This month’s cover story is by Phillip Russell and is a powerful read about the portrayal of Blackness in The Last of Us. The story speaks for itself.
I do want to talk for a second about Chris Kindred’s amazing cover art. When trying to think of an artist to commission for the cover, everyone involved in the conversation thought of Chris first. When they turned in the sketch, they said this:
“I had more options to send, but I feel strongly about this idea in particular. It’d [be a] lovingly rendered image of Sam’s robot seen through a cracked door, as abandoned and forgotten as the potential of the Black characters in the series.”
I bring this up because my approach to cover art, I like to think, is without preconceived notions (pretty white of me, I know). Find an artist whose vibe fits, trust them to do their thing. I rarely interject with art direction. But Chris’ angle legitimately surprised me and got to the heart of Phillip’s story in a way I did not expect. This is an excellent example of the importance of having diverse perspectives (as in, those other than my white cis-male perspective). Chris’ talents and insight reminded me of that value and delivered a perfect cover to boot.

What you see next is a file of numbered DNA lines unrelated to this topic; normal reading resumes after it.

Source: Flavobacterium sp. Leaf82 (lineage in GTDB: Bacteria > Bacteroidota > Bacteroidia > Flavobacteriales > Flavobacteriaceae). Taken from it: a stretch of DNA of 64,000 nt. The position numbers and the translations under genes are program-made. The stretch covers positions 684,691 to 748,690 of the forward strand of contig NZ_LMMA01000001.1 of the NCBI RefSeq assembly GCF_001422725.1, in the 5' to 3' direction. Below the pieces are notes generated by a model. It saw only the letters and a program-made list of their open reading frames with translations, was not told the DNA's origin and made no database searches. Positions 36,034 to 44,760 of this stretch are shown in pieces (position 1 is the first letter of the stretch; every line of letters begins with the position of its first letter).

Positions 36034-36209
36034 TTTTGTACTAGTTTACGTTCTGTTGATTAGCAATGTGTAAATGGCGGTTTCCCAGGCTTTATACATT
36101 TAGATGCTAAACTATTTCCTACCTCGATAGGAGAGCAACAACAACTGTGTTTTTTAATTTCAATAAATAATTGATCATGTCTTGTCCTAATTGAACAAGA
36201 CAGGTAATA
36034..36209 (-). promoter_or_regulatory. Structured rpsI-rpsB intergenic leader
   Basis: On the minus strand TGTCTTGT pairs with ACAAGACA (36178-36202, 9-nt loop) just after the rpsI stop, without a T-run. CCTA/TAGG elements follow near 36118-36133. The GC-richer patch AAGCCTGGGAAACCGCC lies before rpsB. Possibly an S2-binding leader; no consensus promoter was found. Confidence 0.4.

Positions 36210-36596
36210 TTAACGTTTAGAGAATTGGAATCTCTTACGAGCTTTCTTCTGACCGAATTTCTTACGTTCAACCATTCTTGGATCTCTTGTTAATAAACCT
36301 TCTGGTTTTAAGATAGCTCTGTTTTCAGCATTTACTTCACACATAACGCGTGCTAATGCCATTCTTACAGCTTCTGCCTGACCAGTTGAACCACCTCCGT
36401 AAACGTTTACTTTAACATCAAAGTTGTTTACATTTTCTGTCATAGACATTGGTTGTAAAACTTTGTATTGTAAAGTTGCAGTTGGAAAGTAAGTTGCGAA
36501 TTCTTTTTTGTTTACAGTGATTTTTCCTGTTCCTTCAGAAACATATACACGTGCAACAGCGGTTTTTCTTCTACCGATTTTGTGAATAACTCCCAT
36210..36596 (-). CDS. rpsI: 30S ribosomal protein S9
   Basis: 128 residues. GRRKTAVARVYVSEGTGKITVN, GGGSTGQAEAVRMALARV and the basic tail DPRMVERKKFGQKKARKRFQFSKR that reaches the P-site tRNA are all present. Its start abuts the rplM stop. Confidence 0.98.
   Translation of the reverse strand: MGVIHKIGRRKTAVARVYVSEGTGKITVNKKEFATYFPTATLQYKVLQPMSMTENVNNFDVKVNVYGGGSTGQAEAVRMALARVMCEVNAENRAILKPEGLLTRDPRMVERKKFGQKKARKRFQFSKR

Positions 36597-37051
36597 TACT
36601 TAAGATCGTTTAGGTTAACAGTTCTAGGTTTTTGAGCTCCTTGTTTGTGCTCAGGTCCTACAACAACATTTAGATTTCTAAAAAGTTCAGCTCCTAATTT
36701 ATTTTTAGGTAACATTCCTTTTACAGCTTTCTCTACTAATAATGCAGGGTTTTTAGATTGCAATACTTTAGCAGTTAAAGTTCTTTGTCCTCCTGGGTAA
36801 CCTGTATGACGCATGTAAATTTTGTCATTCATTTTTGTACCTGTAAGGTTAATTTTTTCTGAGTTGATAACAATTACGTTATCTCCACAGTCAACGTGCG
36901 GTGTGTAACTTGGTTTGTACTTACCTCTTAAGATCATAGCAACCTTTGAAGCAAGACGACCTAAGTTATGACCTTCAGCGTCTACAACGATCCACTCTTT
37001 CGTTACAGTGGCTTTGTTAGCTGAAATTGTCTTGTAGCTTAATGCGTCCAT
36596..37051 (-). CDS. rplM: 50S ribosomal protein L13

Violet Adele Bloch delivers the second feature, on abuse and game design. Her story is also powerful and doesn’t need me to speak for it.
In the columns, Noah Springer serves up a new set of hip hop recommendations. Oluwatayo Adewole lets out an existential wail, then continues their world tour with the Ghanaian film The Burial of Kojo. Amanda Hudgins looks at how real life niche interests enrich some fanfiction. Diego Nicolás Argüello ruminates on youthful rebellion and Deadly Class. Declan Taggart examines the nostalgia at the heart of Family.
Deirdre Coyle appreciates Geralt’s horse, Roach. Melissa King appreciates Isabelle from Animal Crossing. Ben Sailer tours the hellscape of Twitter. Matt Marrone is both there and not there for a gunfight in his neighborhood. Yussef Cole looks at the unusual way the sense of tragedy drains away in Hollow Knight. Sara Clemens waxes poetic about Remnant: From the Ashes and betrayal (accidentally visited upon them by yours truly).
Autumn Wright ponders the act of returning and Night in the Woods. Justin Reeve looks a repurposed architecture in Metro Exodus. Rob Rich remembers the isolation and dread of Duskers. Adam Boffa examines Lichenia‘s ecological approach to city building.
Finally, I talk to Chris Kindred for our artist spotlight and look at the forthcoming RPG Project Witchstone for our sponsored feature. Oh, and I also started a new podcast, with Ed Coleman, in which we listen to and discuss every album of Iron Maiden’s discography, one side at a time.
I talk a lot in these letters about how themes sometimes crop up organically. This month, everyone seems to be on edge, with low key anxiety jangling even in the more light hearted stories (for good reason, given the state of current events). It might be good to read this issue across several sittings.
Be well out there. We’ll be back shortly with Exploits, on October 1.
Kearny, New Jersey
September 21, 2020